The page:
Mass. Town Considers 1st Tobacco Ban in US

world tobacco rates wiki

50 years after the US Surgeon General’s first report on the negative health effects of tobacco, the Associated Press reports that the small town of Read More


News Outlets Examine Cervical Cancer Screening In Developing Countries

News outlets report on cervical cancer screening in developing countries. Inter Press Service: Mozambique Tackles its Twin Burden of Cervical Cancer and HIV “…Cervical cancer is the most frequent cancer among Mozambican women aged 15-44, says [Amir Modan of the United Nations Population Fund in Maputo]. Health authorities are tackling the problem through information campaigns…More


Rwanda Program Provides Lessons On Providing Cancer Care To Poor

rwanda flag wiki

Nature Reviews Cancer: Bringing cancer care to the poor: experiences from Rwanda Rwanda Health Minister Agnes Binagwaho, Lawrence Shulman of the Dana-Farber Cancer Institute, and colleagues from the Dana-Farber Cancer Institute, the Rwandan Ministry of Health, and Partners in Health “…[T]he scientific yields of recent decades that have dramatically advanced oncology therapies and saved innumerable…More


The greatest health threat you’ve never heard of, but need to know about.

If you have a conversation with someone about the leading cause of global deaths, discussions will usually turn to Ebola, HIV or TB. Even more so, when we think of the biggest killers in the world’s poorer nations, we tend to think of infectious pandemics, under-nutrition or problems resulting from a lack of clean water and sanitation. At the same time, when we think of challenges like diabetes, heart disease, obesity and cancers, we tend to think of lazy, aged populations living with too much, in rich communities. But in reality, both of these statements are completely false – and both insidious yet widespread myths have dire consequences on the health of our populations. This is where a new conversation around the facts becomes crucially important for Global Health.


Efua Dorkenoo, Pioneer To End FGM, Dies Of Cancer At Age 65

News outlets report on the death of women’s rights activist Efua Dorkenoo, who pioneered the movement to end female genital mutilation. The Guardian: Efua Dorkenoo OBE, the ‘incredible African female warrior,’ has died “Efua Dorkenoo, widely seen as the mother of the global movement to end female genital mutilation, has died after undergoing treatment for…More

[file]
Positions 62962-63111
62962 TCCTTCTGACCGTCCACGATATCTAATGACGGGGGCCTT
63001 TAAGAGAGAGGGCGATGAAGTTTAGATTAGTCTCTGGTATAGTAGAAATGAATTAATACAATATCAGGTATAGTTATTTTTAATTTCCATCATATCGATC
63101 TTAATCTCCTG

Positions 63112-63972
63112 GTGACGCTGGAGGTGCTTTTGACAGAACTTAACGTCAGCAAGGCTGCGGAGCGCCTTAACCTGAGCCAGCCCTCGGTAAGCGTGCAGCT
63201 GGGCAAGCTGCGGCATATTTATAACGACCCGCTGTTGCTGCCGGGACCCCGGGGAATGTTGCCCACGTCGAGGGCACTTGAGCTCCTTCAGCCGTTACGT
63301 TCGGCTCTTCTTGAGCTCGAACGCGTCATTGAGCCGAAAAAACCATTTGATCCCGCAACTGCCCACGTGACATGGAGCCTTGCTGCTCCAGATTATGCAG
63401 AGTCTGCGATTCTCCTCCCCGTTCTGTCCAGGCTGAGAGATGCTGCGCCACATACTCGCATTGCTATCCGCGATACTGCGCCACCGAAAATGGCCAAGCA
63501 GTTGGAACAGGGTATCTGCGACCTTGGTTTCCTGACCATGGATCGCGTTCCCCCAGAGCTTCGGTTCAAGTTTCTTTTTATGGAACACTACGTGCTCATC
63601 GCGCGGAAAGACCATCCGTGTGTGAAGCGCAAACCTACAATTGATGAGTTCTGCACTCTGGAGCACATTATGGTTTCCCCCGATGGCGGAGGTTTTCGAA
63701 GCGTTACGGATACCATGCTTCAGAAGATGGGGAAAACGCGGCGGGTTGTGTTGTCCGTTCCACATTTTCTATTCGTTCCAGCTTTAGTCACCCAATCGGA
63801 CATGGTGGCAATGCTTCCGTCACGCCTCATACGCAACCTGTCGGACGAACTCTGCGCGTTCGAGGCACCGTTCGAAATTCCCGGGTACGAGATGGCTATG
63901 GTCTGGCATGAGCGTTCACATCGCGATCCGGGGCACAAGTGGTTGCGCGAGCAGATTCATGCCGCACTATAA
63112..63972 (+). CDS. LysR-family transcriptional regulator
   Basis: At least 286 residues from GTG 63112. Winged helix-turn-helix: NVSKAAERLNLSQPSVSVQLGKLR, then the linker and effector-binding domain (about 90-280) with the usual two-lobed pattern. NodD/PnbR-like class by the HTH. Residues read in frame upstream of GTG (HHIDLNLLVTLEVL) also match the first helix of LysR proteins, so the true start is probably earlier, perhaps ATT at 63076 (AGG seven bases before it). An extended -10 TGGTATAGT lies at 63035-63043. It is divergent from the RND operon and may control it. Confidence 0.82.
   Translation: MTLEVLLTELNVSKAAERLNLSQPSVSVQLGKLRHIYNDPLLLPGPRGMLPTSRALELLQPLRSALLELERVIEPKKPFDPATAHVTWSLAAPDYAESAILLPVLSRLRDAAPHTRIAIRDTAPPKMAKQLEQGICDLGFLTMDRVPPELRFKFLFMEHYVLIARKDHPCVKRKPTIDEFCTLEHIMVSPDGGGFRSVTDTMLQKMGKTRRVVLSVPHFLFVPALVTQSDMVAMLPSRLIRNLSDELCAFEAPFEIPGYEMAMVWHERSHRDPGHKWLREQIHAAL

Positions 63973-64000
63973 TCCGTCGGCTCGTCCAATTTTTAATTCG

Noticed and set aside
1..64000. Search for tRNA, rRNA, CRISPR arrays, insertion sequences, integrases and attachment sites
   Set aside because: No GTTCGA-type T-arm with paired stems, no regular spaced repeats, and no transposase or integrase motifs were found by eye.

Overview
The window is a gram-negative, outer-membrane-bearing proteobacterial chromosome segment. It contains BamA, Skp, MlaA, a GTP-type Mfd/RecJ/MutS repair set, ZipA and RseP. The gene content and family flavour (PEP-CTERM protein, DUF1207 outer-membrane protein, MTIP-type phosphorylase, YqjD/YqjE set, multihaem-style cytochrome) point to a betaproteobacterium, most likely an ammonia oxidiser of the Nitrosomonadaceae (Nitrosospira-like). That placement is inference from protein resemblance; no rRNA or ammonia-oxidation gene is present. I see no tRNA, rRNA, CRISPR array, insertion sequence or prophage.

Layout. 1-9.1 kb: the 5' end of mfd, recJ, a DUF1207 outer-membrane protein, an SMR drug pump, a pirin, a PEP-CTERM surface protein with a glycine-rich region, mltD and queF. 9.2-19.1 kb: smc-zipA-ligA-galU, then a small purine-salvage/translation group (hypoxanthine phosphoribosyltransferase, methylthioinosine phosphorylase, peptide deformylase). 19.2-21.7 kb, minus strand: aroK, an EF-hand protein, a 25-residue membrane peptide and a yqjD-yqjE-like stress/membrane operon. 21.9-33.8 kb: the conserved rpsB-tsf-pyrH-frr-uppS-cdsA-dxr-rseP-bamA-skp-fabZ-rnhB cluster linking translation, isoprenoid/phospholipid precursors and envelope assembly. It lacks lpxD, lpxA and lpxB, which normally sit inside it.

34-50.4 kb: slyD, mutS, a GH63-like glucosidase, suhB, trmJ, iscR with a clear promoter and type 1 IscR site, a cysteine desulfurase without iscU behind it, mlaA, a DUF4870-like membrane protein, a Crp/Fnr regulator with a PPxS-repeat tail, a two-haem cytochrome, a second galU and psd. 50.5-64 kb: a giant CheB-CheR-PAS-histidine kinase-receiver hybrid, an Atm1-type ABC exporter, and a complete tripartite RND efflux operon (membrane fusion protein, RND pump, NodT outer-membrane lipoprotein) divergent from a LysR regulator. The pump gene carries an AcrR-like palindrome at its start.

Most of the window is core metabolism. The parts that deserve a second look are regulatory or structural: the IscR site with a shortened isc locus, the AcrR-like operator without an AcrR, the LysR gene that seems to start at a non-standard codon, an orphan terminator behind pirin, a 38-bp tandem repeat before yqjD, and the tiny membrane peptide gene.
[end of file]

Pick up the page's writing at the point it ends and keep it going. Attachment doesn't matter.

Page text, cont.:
Is There a Role for PPPs in Cancer Control?

This week, Harvard graduate and World Bank consultant Toni Kuguru writes on the role of Public-Private Partnerships in cancer control, focusing on resource-poor settings. Pan Africa Life Cancer Challenge 2014 In July, nearly 500 people ascended onto the grounds of the Nakuru Athletic Club to receive free cancer screening.  Spread across six counties in Kenya, this was the third of six free screenings conducted as part of the Pan Africa Life Cancer Challenge 2014.  While cancer is the third leading cause of death in Kenya only after infectious and cardiovascular diseases[1], routine cancer screening – a cost-effective preventative measure – is alarmingly low throughout the country.  Therefore to raise awareness of cancer and the importance of routine screening and early detection, Pan Africa Life has partnered with the Africa Cancer Foundation, Philips Healthcare and public, private, semi-private health providers to offer one day of free cancer screening in six counties. In three cancer screenings, a total of 1,820 men and women were screened for prostate, cervical and breast cancer. Patients waiting to be screened at the Nakuru Athletic Club Cancer in Kenya – a few facts The three most prevalent cancers are cervical, breast and prostate cancers and these three are responsible for almost a quarter of all cancer-related deaths[2].


Non-Communicable Disease: It’s Our Challenge, We Need Your Help.

This week, Alessandro covers the launch of a new campaign aiming to put a face and a narrative to the leading cause of global deaths – NCDs. Fresh from NCDFREE, this crowd-sourced, online community celebrates those living with and NCD, or affected by one. Fact: in 2013, three out of five global deaths resulted from an NCD. Fact: the true face of the global epidemic of NCDs is not an older, richer, American male – but likely to be under 70, living in poverty and probably living in Asia. Watch and share this short film to learn more


Older Posts »